Come for the soundtrack, the cherry Trans Am, Selma Blair's deft handling of a shiny meat tenderizer and the modernized upside-down allegory about the most natural love in the world: Parents' for their children. Stay for the deranged Lance Henriksen cameo (we've come a long way from his muted portrayal of Bishop in the Alien films), the nifty visual of how Facebook has infected teenagers' souls and Nicolas Cage's brief but torrid affair with a billiards table of his own making.

The latest from writer/director Brian Taylor (Crank, Gamer), Mom and Dad is a fucked-up film premised thusly: Some unknown force has reversed the parental instinct and sent out-of-their-minds hordes of folks into schools, streets and kitchens to murder their children (at one point, a newscaster describing the horrors over the radio intones that "we are under attack," though she does not say by what). Before any of that, we meet two privileged 14-year-old girls (Anne Winters and Olivia Crocicchia) as they plan to do the sex and the drugs with their boyfriends after another day of drudgery, school, and once-cool, now-overbearing parents' constraints. It's easy to see why these girls' moms and dads might want to end them.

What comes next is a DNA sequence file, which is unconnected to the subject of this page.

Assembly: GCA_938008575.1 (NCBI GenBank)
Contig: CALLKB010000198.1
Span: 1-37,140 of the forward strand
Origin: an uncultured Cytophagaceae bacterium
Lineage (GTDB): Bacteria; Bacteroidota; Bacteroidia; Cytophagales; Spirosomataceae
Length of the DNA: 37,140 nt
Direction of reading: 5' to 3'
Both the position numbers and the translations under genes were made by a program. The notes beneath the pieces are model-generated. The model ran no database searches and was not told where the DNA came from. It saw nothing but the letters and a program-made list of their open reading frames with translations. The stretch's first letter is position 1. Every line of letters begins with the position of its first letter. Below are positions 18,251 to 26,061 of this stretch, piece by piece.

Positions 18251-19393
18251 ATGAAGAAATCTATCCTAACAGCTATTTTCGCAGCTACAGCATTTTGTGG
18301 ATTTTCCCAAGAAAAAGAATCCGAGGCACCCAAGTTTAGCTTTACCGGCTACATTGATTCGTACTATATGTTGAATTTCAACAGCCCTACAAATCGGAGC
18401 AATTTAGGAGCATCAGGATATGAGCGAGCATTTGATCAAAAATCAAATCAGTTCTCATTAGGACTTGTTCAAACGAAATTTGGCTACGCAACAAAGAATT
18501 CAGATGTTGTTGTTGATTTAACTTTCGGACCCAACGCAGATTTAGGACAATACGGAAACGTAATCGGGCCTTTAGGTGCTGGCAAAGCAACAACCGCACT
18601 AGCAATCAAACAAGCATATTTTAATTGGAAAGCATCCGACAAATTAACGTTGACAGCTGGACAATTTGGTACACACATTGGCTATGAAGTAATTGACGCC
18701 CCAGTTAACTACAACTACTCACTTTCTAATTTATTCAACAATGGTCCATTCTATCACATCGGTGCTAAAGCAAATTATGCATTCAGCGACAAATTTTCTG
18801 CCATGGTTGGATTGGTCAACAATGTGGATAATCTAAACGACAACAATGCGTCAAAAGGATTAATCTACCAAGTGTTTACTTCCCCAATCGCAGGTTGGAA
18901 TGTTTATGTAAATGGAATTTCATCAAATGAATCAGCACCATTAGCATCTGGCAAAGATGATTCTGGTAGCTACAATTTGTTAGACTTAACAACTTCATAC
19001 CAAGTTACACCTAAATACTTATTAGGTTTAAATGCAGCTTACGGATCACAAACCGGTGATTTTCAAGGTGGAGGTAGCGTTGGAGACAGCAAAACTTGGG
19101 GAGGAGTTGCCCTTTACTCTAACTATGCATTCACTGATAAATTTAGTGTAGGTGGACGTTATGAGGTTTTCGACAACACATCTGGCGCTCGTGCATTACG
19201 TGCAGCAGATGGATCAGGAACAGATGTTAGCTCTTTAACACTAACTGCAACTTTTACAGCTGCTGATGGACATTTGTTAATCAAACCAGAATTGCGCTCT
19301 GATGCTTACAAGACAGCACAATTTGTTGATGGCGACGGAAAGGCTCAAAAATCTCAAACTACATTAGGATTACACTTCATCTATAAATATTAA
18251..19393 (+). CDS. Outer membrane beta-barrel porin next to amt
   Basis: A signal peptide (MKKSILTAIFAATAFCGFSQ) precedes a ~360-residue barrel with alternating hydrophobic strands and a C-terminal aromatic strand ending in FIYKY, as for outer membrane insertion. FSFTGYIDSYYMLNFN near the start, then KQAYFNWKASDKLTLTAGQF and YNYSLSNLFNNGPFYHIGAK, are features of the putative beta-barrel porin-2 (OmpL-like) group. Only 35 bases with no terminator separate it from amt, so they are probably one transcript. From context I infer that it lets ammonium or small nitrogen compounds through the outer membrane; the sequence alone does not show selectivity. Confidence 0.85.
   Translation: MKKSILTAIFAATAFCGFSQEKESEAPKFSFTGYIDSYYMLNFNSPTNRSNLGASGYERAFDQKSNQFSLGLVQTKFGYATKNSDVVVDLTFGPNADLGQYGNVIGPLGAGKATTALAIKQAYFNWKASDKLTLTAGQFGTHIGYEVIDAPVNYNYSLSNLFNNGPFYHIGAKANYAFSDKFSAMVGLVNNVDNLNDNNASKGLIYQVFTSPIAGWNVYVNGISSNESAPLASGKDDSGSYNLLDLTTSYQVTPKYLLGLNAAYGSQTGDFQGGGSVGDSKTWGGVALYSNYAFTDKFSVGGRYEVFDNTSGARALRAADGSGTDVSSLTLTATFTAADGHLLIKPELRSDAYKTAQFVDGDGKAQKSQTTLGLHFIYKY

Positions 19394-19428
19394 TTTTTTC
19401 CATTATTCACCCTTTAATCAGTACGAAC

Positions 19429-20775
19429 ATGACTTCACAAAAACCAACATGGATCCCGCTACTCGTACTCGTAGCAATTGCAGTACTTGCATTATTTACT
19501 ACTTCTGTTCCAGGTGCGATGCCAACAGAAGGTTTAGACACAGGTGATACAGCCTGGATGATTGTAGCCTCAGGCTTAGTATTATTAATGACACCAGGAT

Cage is Cage, only pretty much on full blast from stem to stern this time around. It's too much, even for this gory romp. But Blair (Cruel Intentions, Mothers and Daughters) sells it for real, mixing actual human depth in the twin struggles of aging and parenting with the near-slapstick hunger to kill woven throughout.

The movie is paced and shot to jar, but it feels a little too stitched-together in spots—a poor man's stop-motion, look-at-me neck-whipper that falls short of, say, Requiem For a Dream. There are, however, moments of true harrow. Among them: One of the most disturbing scenes we've ever encountered, set to Roxette's 1987 classic, "It Must Have Been Love." If you can stomach ultra-violence in a movie you're supposed to laugh at, this'll do the trick. Also, don't kill your kids; that's a felony crime.

+Selma Blair's slow-moving meltdown
-Nicolas Cage in a Misfits t-shirt

Mom and Dad
Directed by Taylor
With Blair, Cage, Winters and Crocicchia
The Screen, R, 123 min.
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